Photoacoustic technique achieves high-res, full-body scans of small animals in real time

June 15, 2017
Single-impulse photoacoustic computed tomography combines light and ultrasound to peer inside living animals.

A team of researchers at the Optical Imaging Laboratory at the California Institute of Technology (Caltech; Pasadena, CA) used a photoacoustic technique to view the inner workings of a small animal with enough resolution to see active organs, flowing blood, circulating melanoma cells, and firing neural networks.

Related: Photoacoustic microscopy images functions in the living brain quickly

The technique, called single-impulse photoacoustic computed tomography (SIP-PACT), combines light and ultrasound to peer inside living animals. The researchers, led by Lihong Wang, the Bren Professor of Medical Engineering and Electrical Engineering, have shown that this hybrid imaging technology breaks the longstanding resolution and speed barriers in small-animal whole-body imaging. It provides a full cross-sectional view of a small animal's internal functions in real time.

"Photoacoustic imaging has been highly expected to get real-time whole-body imaging of a small animal with rich functional information," said Junjie Yao, an assistant professor of biomedical engineering at Duke University, who was an engineer in the Optical Imaging Laboratory when the research was conducted. "With this advance, researchers can easily watch as drugs are distributed throughout an animal and track how different organs respond."

Traditional light-based microscopy provides fast, high-resolution images that retain important functional information based on the wavelengths of light that the tissue absorbs, reflects, or emits. The significant amount of light that scatters as it travels through tissue, however, limits the depth of light microscopy to just a few millimeters.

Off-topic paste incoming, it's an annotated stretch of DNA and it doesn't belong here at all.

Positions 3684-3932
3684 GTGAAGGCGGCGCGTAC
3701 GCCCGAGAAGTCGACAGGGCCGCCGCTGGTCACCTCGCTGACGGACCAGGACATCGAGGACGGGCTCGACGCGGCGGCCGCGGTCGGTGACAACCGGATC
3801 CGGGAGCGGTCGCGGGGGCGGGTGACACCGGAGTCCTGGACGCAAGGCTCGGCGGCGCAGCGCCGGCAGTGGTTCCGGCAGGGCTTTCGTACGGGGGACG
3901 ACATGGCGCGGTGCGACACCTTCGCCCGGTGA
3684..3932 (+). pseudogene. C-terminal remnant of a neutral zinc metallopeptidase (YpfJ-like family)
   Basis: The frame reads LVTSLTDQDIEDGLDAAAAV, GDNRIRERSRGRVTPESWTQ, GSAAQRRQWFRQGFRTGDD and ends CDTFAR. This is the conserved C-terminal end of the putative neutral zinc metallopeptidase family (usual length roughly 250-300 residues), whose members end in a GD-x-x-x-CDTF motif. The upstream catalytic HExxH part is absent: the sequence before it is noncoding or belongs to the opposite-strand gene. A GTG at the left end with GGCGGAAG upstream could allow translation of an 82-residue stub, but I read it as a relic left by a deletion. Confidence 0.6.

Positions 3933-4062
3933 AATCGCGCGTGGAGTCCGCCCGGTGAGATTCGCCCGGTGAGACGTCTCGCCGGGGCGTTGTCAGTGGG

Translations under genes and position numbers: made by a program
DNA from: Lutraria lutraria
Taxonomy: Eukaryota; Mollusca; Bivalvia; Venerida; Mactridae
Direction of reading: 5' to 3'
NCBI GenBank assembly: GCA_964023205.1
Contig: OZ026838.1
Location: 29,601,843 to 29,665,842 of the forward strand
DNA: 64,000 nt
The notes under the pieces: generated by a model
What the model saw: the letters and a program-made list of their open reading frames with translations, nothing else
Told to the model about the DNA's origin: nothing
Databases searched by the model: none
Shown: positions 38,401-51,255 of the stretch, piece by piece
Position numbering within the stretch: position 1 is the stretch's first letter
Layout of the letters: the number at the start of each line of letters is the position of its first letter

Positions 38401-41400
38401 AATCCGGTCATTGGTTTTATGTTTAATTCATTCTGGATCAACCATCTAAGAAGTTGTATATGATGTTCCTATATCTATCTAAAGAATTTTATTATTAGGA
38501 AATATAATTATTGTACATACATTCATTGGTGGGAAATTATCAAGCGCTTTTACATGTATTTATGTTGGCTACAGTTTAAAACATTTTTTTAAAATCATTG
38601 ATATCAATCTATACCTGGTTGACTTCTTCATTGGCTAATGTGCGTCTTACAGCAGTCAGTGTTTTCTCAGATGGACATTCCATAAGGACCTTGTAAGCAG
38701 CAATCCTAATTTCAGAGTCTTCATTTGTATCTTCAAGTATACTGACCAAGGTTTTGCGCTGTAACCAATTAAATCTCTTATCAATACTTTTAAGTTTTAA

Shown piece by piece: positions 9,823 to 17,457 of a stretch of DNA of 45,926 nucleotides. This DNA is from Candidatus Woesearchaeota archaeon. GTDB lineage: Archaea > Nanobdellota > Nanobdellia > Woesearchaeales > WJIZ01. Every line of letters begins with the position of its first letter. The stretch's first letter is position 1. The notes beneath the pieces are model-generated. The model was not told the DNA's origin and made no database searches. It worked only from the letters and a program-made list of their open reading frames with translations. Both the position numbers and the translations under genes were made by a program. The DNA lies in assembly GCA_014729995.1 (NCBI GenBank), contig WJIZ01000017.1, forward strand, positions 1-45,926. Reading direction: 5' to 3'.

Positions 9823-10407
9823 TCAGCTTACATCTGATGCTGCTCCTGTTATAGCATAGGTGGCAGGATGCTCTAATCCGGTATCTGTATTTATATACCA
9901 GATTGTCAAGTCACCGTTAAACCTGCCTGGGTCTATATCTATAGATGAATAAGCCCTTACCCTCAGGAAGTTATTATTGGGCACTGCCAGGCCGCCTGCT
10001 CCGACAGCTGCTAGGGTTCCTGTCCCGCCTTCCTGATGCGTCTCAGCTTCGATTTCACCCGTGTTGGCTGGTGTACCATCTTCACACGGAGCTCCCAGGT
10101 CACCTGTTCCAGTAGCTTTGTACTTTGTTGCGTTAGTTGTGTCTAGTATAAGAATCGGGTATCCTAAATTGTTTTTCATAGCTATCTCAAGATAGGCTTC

Ultrasound waves easily travel through tissue, providing a much more in-depth view, but do not have the ability to read tissue's chemical components and miss much of the important information that light carries with it. Magnetic resonance imaging (MRI) can also see deep into tissue, but requires a strong magnetic field and often takes seconds to minutes to form an image. X-rays and positron emission tomography (PET) deliver too much radiation to the subject to be practical over long time periods.

Photoacoustic imaging uses powerful, but extremely short laser bursts that safely cause cells to emit ultrasound waves, which then travel unimpeded back through the tissue. The result is an imaging technique that can peer up to 5 cm into the typical biological tissue with sub-millimeter-level resolution while retaining the functional information provided by traditional optical microscopy. For example, melanin absorbs near-infrared light, while blood's reaction to light differs depending on how much oxygen it is carrying.

"This penetration range enables functional imaging of whole bodies of small animals. This capability is expected to enable all kinds of biological studies in small animals and to accelerate drug discovery," Wang says.

In a new paper describing the work, Yao and colleagues led by Wang add the highly desired speed and panoramic views to the imaging technology's repertoire. They have built a circular ultrasonic detector and a fast data-acquisition system that can triangulate the origin of an ultrasonic wave from anywhere within the body of a small animal. And with the help of a fast laser that operates within the safety limit, the upgraded device can image the full cross-section of an adult rat 50 times per second, providing detailed movies of its inner workings with 120 µm resolution.

In the paper, Yao and colleagues describe how they use these abilities to track cancerous melanoma cells traveling through blood vessels of a mouse. They also demonstrate the ability to watch entire neural networks firing in real time.

"This approach is especially powerful because it does not rely on the injection of any type of contrast agent," Yao says. "You can be sure that changes are not caused by foreign variables. We think that this technology holds great potential for both preclinical imaging and clinical translation."

Full details of the work appear in the journal Nature Biomedical Engineering; for more information, please visit

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